Natural Language Processing (NLP): NLP is a pivotal AI technology that helps machines understand, interpret, and respond to human language in a way that’s meaningful. In essence, NLP is the technology behind Copilot’s ability to read, comprehend, and generate text similar to how humans would. Some of the components involved are:
– Tokenization: Simplifies complex paragraphs by breaking down text into smaller chunks, like words or phrases.
– Semantic Analysis: Helps Copilot understand the underlying meaning or context.
– Sentiment Analysis: Assess the mood or emotion behind a text, Copilot can understand user intent more accurately.
– Language Translation: Aids in multilingual tasks, allowing Copilot to assist users across different languages.
Microsoft Graph: Microsoft Graph is essentially the connective tissue that binds all your Microsoft 365 services and data together. Copilot for Microsoft 365 applies Microsoft Graph to synthesize and search content from multiple sources within your tenant. The Microsoft Graph API brings more context from user signals into the prompt, such as information from emails, chats, documents, and meetings. This information includes data from services like Outlook, OneDrive, SharePoint, Teams, and more.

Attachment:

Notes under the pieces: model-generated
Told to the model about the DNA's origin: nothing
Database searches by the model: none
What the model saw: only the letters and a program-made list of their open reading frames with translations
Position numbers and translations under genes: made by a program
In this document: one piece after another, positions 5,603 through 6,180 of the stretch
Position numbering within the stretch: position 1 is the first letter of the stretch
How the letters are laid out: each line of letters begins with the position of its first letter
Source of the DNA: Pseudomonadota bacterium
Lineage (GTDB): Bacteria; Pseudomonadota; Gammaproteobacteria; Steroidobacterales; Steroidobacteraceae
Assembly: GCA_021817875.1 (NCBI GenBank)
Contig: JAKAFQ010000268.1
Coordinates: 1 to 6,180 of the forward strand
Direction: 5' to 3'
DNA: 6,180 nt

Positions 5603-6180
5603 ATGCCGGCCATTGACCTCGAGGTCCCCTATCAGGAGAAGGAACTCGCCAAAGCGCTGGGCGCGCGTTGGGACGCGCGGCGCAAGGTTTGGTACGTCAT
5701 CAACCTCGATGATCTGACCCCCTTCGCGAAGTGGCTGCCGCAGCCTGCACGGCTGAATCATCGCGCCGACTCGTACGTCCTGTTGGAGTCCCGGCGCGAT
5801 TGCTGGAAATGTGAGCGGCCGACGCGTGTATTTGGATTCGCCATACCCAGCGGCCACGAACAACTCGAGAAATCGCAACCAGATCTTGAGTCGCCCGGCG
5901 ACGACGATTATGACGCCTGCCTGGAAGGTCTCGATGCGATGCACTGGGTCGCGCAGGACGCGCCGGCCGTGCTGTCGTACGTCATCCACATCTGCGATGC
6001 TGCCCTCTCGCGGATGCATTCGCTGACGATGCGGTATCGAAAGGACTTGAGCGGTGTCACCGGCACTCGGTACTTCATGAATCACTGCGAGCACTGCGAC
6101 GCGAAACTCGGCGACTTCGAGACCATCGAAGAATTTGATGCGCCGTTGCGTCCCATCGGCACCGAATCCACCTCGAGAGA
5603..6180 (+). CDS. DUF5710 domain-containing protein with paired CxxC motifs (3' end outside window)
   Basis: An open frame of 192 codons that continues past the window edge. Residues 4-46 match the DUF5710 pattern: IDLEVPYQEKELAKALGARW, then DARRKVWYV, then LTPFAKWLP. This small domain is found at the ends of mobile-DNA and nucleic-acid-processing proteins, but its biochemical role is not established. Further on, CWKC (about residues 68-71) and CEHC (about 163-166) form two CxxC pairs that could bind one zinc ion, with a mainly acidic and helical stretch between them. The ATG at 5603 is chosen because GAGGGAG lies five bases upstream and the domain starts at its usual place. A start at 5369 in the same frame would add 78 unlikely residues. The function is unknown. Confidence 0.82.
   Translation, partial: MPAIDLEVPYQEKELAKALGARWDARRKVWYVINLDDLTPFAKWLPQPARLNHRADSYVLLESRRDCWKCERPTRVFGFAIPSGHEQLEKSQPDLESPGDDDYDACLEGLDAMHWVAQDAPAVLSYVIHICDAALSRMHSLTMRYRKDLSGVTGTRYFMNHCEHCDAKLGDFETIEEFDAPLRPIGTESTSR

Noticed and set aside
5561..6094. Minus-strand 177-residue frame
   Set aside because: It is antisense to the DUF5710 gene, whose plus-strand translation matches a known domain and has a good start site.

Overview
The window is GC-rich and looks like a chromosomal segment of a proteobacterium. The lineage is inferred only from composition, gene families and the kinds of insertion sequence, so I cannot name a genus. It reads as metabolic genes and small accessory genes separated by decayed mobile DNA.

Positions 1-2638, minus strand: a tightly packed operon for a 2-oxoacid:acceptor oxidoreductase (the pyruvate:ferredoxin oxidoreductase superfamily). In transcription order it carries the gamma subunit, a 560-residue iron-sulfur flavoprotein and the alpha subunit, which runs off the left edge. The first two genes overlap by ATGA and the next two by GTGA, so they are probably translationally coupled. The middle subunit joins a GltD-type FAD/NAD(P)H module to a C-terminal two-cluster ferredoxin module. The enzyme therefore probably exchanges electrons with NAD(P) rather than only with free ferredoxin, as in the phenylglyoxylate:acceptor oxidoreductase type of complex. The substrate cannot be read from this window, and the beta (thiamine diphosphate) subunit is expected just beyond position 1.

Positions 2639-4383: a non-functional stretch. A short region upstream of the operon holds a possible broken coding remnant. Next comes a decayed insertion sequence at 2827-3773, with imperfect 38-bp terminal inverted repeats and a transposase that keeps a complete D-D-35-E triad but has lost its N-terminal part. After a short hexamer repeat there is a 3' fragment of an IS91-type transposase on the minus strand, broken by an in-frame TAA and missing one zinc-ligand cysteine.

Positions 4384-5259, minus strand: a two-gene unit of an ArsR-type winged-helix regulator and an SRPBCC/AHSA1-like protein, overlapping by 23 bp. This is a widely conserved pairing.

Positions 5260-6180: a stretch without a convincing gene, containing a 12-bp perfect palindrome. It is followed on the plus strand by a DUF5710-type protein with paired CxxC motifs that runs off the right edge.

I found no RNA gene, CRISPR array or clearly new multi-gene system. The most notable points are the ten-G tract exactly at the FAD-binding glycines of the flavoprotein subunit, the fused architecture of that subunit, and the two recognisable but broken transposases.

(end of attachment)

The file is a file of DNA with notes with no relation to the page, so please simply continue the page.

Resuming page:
Microsoft 365 Apps: Apps such as Word, Excel, PowerPoint, Outlook, Teams, and Loop operate with Copilot to support users in the context of their work. For example, Copilot in Word specifically assists users in the process of creating, comprehending, and editing documents. In a similar way, Copilot in the other apps helps users in the context of their work within those apps.



As already mentioned at the beginning, the information in this article comes from the Microsoft Learn learning path.
More detailed information and a corresponding Learn module can be found under the following link.

I recommend this course and of course other modules from the Microsoft Lear Platform to everyone.